Unpublished, personal record of events leading up to Louis Jacobs’s meeting with Immanuel Jacobovits, July-August 1966.
Thursday July 28th 1966:
At around 7 p.m. there was a telephone call from Captain Meyers, Sir Isaac Wolfson’s secretary, to say that Rabbi Dr. Jacobovits would like to meet me. I said that I would be glad to see Rabbi Jacobovits and we fixed as the time for the meeting Monday August 1st at 11 a.m. When Captain Meyers asked where the meeting should take place I replied that I would be delighted to see Rabbi Jacobovits at my home and this was agreed.
Friday July 28th 1966:
At around 10 a.m. there was a further telephone call from Captain Meyers to say that Rabbi Jacobovits had many engagements on Monday and found it impossible to come to my home. It was suggested that instead I met him at the same time as originally arranged but at his hotel, the Hilton. I said that I would be prepared to see Rabbi Jacobovitz at any time suitable to him but I had to insist that the meeting took place at my home. Captain Meyers then said that he would pursue the matter further.
Friday July 29th 1966:
At around 11.30 a.m. Captain Meyers telephoned again to ask if I would agree to meet Rabbi Jacobovits at the Tottenham Court Road offices of Sir Isaac Wolfson. In any event, he said, Sir Isaac would like me to come to see him because we had not met for some time. I replied that I was always glad to see Sir Isaac but that this had nothing to do with my meeting with Rabbi Jacobovits which I felt ought to take place at my home since if I visited New York I, as the visiting Rabbi, would naturally call on Rabbi Jacobovits if I wished to see him. Captain Meyers then put my call through to Sir Isaac himself who repeated the request that I meet meet Rabbi Jacobovits at his offices, as Sir Isaac put it, ‘to shake hands with him’ . I repeated that it seemed to me to be wrong to have the meeting arranged in this way and that I would be glad to welcome Rabbi Jacobovits to my home. Sir Isaac asked me to leave the matter with him for further consideration.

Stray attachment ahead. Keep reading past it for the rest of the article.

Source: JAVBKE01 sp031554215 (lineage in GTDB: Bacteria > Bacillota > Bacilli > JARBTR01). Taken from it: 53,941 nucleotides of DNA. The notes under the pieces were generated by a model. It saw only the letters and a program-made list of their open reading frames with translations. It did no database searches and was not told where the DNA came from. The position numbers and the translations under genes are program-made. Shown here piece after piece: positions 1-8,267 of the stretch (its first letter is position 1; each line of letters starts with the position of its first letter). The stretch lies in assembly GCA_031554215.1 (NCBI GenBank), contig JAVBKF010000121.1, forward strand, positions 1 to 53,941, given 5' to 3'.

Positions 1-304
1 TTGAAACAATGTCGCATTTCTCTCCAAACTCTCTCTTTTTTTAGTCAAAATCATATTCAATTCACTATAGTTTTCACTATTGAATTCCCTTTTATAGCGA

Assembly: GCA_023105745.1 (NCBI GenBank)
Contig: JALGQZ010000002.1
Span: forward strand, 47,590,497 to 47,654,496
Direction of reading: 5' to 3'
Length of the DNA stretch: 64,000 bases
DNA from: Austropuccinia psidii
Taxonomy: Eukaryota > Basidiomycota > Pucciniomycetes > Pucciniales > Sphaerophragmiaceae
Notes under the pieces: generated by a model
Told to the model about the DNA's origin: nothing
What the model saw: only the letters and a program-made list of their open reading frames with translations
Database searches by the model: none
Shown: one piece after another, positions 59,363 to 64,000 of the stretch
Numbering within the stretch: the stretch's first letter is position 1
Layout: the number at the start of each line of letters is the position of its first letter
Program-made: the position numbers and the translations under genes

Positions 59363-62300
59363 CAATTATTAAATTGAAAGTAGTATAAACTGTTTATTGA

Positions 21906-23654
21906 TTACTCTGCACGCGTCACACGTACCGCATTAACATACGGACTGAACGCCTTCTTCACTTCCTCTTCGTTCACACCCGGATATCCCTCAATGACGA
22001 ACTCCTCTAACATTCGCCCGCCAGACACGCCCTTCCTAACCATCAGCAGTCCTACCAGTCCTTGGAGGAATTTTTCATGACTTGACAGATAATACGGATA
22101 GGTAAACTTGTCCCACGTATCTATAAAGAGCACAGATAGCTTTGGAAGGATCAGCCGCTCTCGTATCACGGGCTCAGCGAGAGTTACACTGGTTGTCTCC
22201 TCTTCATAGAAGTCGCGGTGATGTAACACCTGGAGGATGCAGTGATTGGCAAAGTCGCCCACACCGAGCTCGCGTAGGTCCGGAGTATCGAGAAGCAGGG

Monday August 1st 1966:
At 9.30 a.m. Rabbi Cyril Shine, Rabbi of the Central Synagogue (Sir Isaac’s congregation) telephoned to say that Rabbi Jacobovits, a contemporary of Rabbi Shine at Jews College, was to have tea with him on Tuesday, August 2nd and Rabbi Shine invited me to come along and meet Rabbi Jacobovits. I had to repeat that I did not think that a meeting of this kind should be arranged in this way and that I would be glad to welcome Rabbi Jacobovits to my home. Rabbi Shine thought that I was being unreasonable. When I said that in my opinion it was Rabbi Jacobovits who was being unreasonable Rabbi Shine said that this may be true but that I should be ‘big enough’ not to insist on any rights in this matter. I replied that it seemed wrong for me, with the prestige of the New London Synagogue to be considered, to agree to Rabbi Shine’s suggestion.
Monday August 1st 1966:
Rabbi Dr Solomon Goldman, of the St John’s Wood Synagogue, telephoned to the New London Synagogue Office to speak to me at around 10.30 a.m. Rabbi Goldman said that Rabbi Shine had acquainted him with the situation and he, Rabbi Goldman, begged me in my own interests to meet Rabbi Jacobovits at Rabbi Goldman’s home. I had to repeat again that I did not consider this the correct way of arranging the meeting.
Monday August 1st 1966:
Rabbi Jacobovits telephoned me at 1.30 p.m. to say that he had heard that matters were getting out of hand and that he saw the difficulty about my coming to see him but that there were difficulties in him coming to see me. He suggested that we meet on neutral ground and I suggested meeting at the Commonwealth Institute in Kensington on August 2nd 1966 at 11 a.m. Rabbi Jacobovits agreed.